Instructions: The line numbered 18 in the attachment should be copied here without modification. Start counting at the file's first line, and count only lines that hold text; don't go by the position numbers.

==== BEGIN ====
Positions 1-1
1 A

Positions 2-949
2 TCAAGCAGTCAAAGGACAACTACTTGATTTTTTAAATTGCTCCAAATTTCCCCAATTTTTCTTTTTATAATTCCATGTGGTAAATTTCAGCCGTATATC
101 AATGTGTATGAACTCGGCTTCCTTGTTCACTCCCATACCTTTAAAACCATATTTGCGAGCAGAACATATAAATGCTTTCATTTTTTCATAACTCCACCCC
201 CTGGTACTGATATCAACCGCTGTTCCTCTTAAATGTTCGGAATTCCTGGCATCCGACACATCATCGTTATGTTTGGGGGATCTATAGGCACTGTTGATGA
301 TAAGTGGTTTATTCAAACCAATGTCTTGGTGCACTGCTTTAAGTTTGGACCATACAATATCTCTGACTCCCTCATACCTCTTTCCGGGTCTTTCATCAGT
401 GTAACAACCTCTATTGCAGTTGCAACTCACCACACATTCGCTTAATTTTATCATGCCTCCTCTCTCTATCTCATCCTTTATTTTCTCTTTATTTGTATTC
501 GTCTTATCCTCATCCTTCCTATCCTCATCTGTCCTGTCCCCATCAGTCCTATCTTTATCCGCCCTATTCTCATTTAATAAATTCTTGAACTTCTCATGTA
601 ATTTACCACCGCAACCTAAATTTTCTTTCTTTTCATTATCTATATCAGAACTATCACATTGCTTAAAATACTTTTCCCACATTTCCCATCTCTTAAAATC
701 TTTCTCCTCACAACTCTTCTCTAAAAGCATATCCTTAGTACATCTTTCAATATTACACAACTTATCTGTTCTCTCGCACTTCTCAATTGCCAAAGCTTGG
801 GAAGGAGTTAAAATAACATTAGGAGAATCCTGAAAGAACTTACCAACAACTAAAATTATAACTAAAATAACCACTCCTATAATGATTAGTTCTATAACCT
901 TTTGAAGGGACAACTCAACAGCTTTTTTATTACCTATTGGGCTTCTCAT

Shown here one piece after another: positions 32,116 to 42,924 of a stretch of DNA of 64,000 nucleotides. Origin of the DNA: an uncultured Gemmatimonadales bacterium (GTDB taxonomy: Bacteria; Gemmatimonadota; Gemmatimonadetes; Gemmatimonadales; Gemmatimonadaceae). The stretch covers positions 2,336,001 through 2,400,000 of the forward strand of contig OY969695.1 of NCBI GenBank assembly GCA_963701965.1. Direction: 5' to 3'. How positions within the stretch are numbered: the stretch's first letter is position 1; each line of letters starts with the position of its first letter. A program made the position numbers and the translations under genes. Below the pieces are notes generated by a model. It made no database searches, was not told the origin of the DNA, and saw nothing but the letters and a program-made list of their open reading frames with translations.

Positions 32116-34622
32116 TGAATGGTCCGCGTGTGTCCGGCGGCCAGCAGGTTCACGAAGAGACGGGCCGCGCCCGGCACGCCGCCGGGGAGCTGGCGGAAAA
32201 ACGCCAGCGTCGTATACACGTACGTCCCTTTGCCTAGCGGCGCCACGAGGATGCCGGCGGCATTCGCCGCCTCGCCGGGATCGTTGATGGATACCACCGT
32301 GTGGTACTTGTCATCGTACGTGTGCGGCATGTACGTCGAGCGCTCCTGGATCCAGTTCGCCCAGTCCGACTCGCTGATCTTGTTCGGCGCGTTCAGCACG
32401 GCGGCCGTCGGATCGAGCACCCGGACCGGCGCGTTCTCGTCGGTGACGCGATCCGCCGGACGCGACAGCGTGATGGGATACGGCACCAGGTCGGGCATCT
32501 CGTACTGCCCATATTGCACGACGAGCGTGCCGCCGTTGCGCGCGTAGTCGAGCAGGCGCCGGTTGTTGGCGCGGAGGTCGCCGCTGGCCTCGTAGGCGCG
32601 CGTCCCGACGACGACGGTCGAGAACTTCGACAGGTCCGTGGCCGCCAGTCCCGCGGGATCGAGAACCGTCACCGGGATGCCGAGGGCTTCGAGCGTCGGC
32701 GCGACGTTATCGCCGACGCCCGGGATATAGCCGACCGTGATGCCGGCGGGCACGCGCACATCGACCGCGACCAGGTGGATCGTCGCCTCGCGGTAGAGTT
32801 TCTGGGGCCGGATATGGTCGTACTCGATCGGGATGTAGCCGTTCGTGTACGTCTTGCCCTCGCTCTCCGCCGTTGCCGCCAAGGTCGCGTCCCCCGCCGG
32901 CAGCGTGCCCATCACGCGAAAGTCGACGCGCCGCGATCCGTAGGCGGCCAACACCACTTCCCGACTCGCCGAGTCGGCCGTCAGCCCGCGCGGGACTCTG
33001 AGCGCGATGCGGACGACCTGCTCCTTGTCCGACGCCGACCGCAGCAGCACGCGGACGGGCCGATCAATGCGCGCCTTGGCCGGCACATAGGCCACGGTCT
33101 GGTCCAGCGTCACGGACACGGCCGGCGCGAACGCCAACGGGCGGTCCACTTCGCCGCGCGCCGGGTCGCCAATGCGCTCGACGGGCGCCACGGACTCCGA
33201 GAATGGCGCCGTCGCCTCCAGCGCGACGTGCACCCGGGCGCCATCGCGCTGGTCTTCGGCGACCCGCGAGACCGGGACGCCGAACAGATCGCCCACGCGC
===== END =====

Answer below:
32301 GTGGTACTTGTCATCGTACGTGTGCGGCATGTACGTCGAGCGCTCCTGGATCCAGTTCGCCCAGTCCGACTCGCTGATCTTGTTCGGCGCGTTCAGCACG